Summary: four oil vessels damaged off Fujaira. Little detail – no casualties or pollution. No claims of responsibility.
On 12 May the UAE reported that four commercial ships had been sabotaged near UAE territorial waters in the Gulf of Oman east of Fujaira. There were no casualties, and there was no spillage of harmful chemicals or fuel. The statement denied earlier reports of incidents in Fujaira port; the Beirut-based TV channel Al Mayadeen, regarded as pro-Syria and Hizbullah, had reported that according to its sources in the Gulf large explosions had shaken Fujaira port at dawn and continued for three hours, with fires on between seven and ten tankers, but this appears to have been untrue. On 13 May the Saudi minister of energy confirmed that two of the ships damaged were Saudi oil tankers which had been subjected to a sabotage attack off the coast of Fujaira while on their way to cross into the Gulf, one of them to be loaded with crude for US customers at Ras Tanura. There were no casualties or oil spill but significant damage to the structure of the vessels.
Fujaira, the smallest of the seven emirates in the UAE, has exploited its unique geographical situation east of the Hormuz Straits and thus outside the Gulf and facing eastward into the Arabian Sea and the Indian Ocean, and has become a major centre of bunkering and other facilities for shipping entering the Gulf. It is not clear from the government statements whether the tankers were simply in transit or were entering or leaving Fujaira port; a vessel tracking map published by Lloyd’s List suggests the latter.
The four ships were identified in various reports as Amjad, a very large crude carrier, and Al Marzoqah, an aframax product tanker, both owned by the Saudi shipping firm Bahri; A.Michel, a UAE-flagged fuel bunker barge; and Andrea Victory, a Norwegian-registered oil products tanker. The owners of Andrea Victory said the ship was “struck by an unknown object on the waterline in the way of the aft peak tank while located in anchorage B off Fujairah.” Footage seen by Reuters showed a hole in the hull at the waterline with the metal torn open inwards. The London based Intertanko has emailed its membership stating that there were photographs of two ships with holes in their sides “due to the impact of a weapon”.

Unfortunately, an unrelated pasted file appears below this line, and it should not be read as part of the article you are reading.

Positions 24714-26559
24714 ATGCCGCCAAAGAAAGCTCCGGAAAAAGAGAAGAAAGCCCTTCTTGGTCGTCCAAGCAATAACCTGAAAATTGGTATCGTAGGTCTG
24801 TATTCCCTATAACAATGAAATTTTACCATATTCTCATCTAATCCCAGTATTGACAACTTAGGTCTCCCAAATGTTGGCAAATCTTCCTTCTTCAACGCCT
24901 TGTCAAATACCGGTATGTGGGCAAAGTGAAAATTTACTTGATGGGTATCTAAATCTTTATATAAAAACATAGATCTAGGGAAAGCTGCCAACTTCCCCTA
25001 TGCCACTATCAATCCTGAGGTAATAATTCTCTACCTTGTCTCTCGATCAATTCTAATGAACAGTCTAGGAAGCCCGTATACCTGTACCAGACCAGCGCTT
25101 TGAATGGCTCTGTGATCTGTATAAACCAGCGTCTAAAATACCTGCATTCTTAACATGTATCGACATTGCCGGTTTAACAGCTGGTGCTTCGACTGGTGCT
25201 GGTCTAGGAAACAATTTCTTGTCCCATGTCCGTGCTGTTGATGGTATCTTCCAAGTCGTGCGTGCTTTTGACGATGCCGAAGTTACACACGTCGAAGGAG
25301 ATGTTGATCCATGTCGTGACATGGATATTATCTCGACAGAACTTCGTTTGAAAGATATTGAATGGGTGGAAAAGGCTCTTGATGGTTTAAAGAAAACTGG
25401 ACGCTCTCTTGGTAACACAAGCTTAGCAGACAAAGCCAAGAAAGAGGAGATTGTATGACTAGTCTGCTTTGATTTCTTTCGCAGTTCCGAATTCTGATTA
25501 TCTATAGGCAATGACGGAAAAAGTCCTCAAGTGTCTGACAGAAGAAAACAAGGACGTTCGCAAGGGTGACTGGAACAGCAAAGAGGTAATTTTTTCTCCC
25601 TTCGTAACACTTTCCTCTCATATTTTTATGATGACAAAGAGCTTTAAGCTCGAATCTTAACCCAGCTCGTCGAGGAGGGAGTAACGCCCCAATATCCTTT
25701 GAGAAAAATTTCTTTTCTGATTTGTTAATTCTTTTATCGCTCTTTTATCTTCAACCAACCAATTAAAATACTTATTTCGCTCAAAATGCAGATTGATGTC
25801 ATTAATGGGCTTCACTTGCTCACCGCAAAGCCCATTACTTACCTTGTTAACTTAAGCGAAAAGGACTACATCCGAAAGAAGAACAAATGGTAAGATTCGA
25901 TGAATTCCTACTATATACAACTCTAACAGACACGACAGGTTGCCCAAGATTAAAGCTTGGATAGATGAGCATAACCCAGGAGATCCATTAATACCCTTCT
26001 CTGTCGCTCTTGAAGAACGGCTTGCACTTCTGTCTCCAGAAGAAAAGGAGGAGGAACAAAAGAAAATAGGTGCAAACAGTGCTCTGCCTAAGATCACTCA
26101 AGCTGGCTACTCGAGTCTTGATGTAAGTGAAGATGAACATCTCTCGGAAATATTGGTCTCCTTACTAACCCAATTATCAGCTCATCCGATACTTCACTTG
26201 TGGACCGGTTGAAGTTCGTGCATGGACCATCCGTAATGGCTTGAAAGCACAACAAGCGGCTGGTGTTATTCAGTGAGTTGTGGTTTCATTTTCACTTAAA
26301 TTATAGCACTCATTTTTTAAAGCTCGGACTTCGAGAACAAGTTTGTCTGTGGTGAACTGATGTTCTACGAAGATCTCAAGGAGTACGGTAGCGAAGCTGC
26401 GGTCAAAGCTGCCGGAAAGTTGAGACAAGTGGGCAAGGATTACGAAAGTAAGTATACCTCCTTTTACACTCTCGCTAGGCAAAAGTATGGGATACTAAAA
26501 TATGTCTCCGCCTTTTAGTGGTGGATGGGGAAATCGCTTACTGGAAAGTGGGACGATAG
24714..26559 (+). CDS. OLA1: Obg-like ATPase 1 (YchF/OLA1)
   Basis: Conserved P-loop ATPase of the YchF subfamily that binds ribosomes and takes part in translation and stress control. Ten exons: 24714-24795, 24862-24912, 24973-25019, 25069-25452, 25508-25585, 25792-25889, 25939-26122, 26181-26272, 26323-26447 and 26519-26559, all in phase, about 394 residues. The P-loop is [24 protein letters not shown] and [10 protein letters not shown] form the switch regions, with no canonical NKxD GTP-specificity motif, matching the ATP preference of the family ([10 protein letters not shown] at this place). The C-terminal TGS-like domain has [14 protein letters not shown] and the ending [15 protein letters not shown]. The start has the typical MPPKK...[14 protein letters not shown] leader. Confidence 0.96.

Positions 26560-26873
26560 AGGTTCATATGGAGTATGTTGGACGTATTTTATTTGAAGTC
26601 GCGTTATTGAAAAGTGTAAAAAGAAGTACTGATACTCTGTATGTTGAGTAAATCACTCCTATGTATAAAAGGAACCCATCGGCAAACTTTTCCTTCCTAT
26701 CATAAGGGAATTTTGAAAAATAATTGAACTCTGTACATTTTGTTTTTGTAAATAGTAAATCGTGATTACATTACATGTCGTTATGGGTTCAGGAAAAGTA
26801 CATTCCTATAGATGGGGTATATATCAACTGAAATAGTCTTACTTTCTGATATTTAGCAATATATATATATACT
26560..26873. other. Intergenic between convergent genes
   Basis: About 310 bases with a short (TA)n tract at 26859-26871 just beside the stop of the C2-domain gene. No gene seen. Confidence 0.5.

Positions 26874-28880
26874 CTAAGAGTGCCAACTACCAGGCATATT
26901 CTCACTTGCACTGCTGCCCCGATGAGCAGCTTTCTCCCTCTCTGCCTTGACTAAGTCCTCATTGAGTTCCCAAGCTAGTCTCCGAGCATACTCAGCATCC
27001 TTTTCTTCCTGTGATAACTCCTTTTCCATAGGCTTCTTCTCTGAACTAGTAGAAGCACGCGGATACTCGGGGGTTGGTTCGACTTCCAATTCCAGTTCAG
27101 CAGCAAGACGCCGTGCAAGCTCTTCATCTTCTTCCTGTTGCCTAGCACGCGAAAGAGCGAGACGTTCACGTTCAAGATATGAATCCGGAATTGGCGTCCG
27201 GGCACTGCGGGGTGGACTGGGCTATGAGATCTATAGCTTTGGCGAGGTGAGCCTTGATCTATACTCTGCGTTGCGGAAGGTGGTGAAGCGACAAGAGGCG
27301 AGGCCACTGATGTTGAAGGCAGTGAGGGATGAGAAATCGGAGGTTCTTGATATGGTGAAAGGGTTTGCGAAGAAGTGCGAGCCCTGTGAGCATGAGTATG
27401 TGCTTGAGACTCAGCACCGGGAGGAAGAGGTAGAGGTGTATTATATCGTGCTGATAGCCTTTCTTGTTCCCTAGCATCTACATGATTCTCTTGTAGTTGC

The incident has been widely condemned, investigations continue, and there have been calls for international action. But neither the Saudi and UAE government nor others have attempted to name whoever was responsible and no one has claimed responsibility. The Iranian Foreign Ministry said the incidents were alarming and regrettable, and a senior Iranian parliamentarian suggested that “saboteurs from a third country” could be responsible.
The Houthi TV station Masirah TV said today 14 May that the Houthis had launched seven drone strikes on Saudi installations, but without mentioning shipping or identifying targets or date. Saudi Arabia has confirmed that two pump stations on the east-west pipeline which carries oil from the Eastern province to Yanbu were attacked by drones this morning. The pipeline has been temporarily shut down.